by Karen Velie
California state prisons are to begin implementing a plan for the unsupervised release of up to 40,000 non-violent inmates and are required to train staff on non-revocable parole eligibility by Jan. 21, according to a memo sent from the State Department of Corrections.
In an exclusive, CalCoastNews learned of the Nov. 25 memo sent statewide to prison wardens and counselors.
In September, lawmakers passed legislation that requires prisons to implement a program of prisoner release under non-revocable parole by Jan. 25, 2010. Parolees under the new release program will not be required to check in with parole, take drug tests or have a parole officer and are not subject to hearings for parole violations.
Under the new program, law enforcement agencies are permitted to make warrantless searches of prisoners’ abodes and property.
In the past, parole officials have returned between 70,000 and 80,000 parolees to prison each year for violations that include missing meetings, failing drug tests and committing crimes.
Prisoners convicted of sexually violent crimes or serious felonies are not eligible for the new program. As of Dec. 14, prison counselors will begin classes focused on how to determine if a prisoner poses a high risk of re-offending, according to the memo.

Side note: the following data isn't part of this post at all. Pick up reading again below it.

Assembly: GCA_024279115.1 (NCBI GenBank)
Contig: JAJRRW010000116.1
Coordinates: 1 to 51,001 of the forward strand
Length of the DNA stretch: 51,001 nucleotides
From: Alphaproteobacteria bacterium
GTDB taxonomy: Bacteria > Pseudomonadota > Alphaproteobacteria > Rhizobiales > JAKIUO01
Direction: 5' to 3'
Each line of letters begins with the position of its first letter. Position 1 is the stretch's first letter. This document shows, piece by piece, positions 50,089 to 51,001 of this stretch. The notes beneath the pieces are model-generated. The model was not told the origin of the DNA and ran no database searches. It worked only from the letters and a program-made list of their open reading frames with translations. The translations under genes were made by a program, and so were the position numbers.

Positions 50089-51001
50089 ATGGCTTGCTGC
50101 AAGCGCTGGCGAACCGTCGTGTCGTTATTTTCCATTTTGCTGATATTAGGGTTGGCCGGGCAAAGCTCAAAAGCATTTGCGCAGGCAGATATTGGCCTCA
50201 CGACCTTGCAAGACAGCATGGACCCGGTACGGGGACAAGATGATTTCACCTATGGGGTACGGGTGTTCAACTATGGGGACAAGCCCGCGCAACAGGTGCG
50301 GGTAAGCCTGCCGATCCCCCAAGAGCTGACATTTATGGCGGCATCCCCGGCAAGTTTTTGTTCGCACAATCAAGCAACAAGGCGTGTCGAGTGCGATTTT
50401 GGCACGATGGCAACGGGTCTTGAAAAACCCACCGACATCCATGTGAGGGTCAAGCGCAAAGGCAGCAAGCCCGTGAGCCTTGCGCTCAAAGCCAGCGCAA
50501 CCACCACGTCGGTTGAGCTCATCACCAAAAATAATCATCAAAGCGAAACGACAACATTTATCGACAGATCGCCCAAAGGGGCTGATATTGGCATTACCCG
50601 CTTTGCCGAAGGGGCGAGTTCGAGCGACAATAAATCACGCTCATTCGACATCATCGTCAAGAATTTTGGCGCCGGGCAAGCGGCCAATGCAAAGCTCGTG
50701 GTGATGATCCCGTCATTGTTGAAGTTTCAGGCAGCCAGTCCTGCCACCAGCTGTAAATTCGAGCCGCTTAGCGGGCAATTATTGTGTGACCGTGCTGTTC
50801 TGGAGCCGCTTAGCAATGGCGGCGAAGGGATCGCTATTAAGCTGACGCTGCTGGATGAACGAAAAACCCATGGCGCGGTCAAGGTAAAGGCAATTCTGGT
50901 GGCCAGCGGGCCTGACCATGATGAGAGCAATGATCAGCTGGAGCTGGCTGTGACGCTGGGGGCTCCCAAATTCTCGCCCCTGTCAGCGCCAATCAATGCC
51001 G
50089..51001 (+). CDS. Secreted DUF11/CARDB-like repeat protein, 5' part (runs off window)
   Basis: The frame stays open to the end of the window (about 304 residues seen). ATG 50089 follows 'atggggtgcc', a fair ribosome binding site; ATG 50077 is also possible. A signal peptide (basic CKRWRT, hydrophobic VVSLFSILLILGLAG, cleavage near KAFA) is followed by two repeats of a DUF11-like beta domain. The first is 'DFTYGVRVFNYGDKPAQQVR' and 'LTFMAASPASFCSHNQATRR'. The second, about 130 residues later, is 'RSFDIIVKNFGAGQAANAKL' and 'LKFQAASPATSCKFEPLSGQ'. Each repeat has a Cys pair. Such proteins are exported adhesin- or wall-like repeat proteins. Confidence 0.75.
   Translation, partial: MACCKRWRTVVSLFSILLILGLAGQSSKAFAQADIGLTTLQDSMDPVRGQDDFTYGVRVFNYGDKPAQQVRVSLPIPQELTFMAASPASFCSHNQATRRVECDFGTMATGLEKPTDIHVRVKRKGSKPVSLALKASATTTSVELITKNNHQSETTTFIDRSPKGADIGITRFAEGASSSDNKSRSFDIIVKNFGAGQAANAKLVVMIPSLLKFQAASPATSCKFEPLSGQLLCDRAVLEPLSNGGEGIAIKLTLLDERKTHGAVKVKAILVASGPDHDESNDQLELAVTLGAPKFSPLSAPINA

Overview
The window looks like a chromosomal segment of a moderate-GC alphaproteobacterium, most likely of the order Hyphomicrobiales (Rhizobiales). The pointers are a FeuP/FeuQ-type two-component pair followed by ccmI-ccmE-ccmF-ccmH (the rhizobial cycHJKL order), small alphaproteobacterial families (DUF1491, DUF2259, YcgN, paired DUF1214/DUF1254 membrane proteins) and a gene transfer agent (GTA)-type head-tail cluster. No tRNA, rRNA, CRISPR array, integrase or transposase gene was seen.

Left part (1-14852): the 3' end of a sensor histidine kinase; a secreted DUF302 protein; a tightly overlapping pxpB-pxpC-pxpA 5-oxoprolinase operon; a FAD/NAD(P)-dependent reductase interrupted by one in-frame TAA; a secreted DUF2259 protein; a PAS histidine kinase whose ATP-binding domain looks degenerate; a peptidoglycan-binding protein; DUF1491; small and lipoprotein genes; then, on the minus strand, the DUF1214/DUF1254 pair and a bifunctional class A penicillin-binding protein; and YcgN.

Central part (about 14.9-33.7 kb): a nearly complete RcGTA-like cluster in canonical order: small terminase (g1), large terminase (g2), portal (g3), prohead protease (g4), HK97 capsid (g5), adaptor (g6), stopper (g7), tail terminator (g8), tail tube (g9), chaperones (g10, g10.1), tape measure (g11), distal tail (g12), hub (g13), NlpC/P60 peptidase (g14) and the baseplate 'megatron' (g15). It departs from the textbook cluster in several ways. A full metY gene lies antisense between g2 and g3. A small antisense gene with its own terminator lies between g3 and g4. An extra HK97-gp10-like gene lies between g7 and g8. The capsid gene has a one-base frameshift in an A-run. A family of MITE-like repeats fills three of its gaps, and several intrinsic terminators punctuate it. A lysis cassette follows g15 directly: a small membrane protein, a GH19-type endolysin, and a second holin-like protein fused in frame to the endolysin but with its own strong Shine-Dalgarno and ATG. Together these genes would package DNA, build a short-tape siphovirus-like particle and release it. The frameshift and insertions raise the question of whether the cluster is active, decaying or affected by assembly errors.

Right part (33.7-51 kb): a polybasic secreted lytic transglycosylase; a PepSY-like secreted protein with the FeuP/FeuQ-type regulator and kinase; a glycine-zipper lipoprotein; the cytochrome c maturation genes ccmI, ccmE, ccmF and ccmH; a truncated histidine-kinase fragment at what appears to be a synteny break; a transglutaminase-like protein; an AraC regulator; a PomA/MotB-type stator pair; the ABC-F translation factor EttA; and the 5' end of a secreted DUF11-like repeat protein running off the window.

However, the program does not address a quagmire of prisoner release issues. Opponents fear the release of thousands of ill and indigent persons to the streets of California at a time of massive unemployment could have dire consequences.
In February, a panel of three federal judges ruled that because of overcrowding the state must reduce the prison population by as many as 57,000 people over two years. The 33 prisons in the California prison system are designed to house 80,000 inmates, yet the population is over 150,000.
This story first appeared Dec. 11, 2009, in CalCoastNews.